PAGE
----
Automotive Haute Couture: The Mysore Maharaja Delahaye That Elton John Owned—Part 1
Images: Courtesy the late Claude Figoni, Joseph Mingolla II & Jean-Paul Tissot
It was way back in 2008 when I was visiting my good friend Sunil Bajaj in Los Angeles that we decided to drop by at one of the world's most important car museums, the Petersen Automotive Museum. The museum’s curator Leslie Kendall was only too happy to host us and show us around, as well as allow us full access to all the cars on display, as well as some which were not (on display).
Petersen, incidentally, is an independent non-profit organization specializing in the education and history of the automobile. A must-see if you are a car freak and you are visiting Los Angeles, Petersen Automotive Museum showcases over 150 rare historic vehicles in a recently constructed purpose-built high-tech museum.
Thematic exhibitions that bring together Hollywood cars, or hot rods, or strange and weird cars makes the Petersen a very interesting museum. And then there are the cars of the stars that most starry-eyed visitors find fascinating.
Amongst them there used to be a very flamboyant bright orange-red Delahaye 175 that used to belong to the most flamboyant of pop stars ever, Elton John. In fact, amongst classic car enthusiasts this Delahaye has always been referred to as the Elton John Delahaye.
But Elton John was the owner mid-way through the car’s life—from 1980 to about 1983 only. The first owner was Jayachamaraja Wodeyar Bahadur, the Maharaja of Mysore. One of the few Indian princes who was a genuine aficionado, this was perhaps the most extravagant of all the exotic machineries he owned.
This Delahaye 175 wasn’t one of the cars he commissioned—given that the maharaja was famous for doing a Mysore or ordering six of the same models every now and then—but was the star of the 1949 edition of the Paris Motor Show, a car that must have attracted him so much that he acquired it promptly after the salon was over.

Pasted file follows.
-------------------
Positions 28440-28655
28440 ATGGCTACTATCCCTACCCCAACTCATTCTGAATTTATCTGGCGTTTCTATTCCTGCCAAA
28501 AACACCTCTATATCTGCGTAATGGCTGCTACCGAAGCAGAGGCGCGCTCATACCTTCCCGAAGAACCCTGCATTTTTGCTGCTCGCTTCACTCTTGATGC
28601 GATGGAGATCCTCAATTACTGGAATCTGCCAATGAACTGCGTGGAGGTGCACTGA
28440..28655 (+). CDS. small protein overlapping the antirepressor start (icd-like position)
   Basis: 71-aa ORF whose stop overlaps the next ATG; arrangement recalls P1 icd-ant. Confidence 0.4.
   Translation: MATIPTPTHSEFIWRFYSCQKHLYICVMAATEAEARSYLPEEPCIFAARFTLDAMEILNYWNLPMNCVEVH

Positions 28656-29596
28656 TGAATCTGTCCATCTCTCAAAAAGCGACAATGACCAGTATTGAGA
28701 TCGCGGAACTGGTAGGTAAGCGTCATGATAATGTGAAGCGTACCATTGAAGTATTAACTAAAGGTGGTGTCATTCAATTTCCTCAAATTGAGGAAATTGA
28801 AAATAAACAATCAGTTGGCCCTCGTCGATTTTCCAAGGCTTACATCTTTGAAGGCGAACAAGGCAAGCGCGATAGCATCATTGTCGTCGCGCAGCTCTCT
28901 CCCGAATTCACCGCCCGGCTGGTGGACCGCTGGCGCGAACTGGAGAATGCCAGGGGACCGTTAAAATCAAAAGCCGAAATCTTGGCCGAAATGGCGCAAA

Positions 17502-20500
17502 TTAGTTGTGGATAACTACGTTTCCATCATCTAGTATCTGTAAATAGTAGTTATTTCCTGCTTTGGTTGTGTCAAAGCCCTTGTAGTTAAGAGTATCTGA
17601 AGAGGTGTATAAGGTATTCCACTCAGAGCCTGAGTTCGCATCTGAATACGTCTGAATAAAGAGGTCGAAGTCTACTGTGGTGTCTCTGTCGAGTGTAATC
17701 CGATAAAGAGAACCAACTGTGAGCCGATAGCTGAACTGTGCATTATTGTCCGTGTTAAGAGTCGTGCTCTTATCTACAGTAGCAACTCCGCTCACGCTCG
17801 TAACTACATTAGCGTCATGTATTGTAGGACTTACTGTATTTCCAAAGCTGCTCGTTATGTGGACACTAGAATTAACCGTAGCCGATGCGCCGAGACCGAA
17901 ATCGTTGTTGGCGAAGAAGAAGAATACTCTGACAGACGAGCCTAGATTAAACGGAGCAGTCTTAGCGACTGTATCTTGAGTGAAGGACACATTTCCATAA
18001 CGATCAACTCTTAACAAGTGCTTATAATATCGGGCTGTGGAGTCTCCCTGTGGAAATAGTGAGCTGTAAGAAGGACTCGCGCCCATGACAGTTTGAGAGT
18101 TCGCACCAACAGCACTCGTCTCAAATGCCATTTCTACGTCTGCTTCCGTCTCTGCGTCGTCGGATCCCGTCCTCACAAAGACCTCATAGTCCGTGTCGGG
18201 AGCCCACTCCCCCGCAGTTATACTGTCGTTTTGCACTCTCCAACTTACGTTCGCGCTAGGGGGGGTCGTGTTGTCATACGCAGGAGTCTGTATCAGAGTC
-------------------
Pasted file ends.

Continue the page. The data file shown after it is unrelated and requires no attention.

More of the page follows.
The Delahaye 175 was a development of the 135 in the post-war context (for more on the Delahaye 135, read: https://magazine.derivaz-ives.com/delahaye-135ms-figoni-et-falaschi-most-beautiful-historic-car-india/).
With the straight-six engine 135 providing the mainstay of the Delahaye range in the 1930s, the French carmaker got rather ambitious with the V12-engined 165 (derived from the competition versions of the V12, the 145 and the 155), of which just five were made (as per Delahaye historian Jean-Paul Tissot) before WWII interrupted car production.
During the war years Delahaye produced trucks for military use. After the end of war, Delahaye went back into automobile production, making cars largely based on their pre-war models, specifically the 135. As the V12 was seen as very complex and expensive to make, Delahaye decided to complement the 135 with a more prestigious car that would be powered by a bigger inline six of 4.5 litres, a somewhat similar displacement to the ill-fated 165’s V12.
With power outputs of either 120 or 140bhp (going up to 160 in 1950), this new 4455cc seven-bearing straight-six sent its power through a Cotal pre-selector four-speed gearbox to the rear wheels. With de Dion rear suspension, Dubbonet front suspension, Lockheed brakes, and novelties such as a radio and heater as standard, the Delahaye 175 was a complicated (and finicky) piece of high technology.
A shorter wheelbase version, the 175 S, was developed for competition and one such car was entered for the 1951 Monte Carlo Rally, which it won in the hands of drivers Jean Trevoux and Roger Crovetto. Longer wheelbase derivatives of the 175 (which had a wheelbase of 2.95 metres, identical to the 135) were named 178 and 180. Maximum speed of the 175 was 145 km/h for the standard version; with the 160bhp version, V-max was a more impressive 160 km/h.
The 175 was unveiled at the 1947 Paris Motor Show, and to showcase the all-new car, Delahaye commissioned France’s most prominent coachbuilder Figoni et Falaschi, to come up with one of their most flamboyant and inimitable designs.
The show car took pride of place at the Delahaye stand, placed as it was on one of the very first rotating turntables at a motor show. Chassis # 815001 featured a flowing coupe body style in which the front fender flowed down and merged into the rear wheel spats, the rear sloping down to a wedge. With a removable transparent Plexiglas top over the front half of the greenhouse, the car was easily one of the most distinctive at the show. The interior was done up in Hermes leather.
Two years later, for the 1949 version of the Paris Salon, Figoni et Falaschi unveiled a very similar Delahaye 175 coupe. Chassis # 815036 was almost identical to the ‘47 Paris Show car, but instead of the transparent Plexiglas, it was a regular hardtop coupe with a more practical removable sunroof.
Painted a light metallic blue that gave the effect of diamond powder lacquering, it was undoubtedly a very striking car. With several enthusiasts interested in the car, it was the Maharaja of Mysore who managed to outbid the others.
For the rest of the story, please tune in tomorrow!
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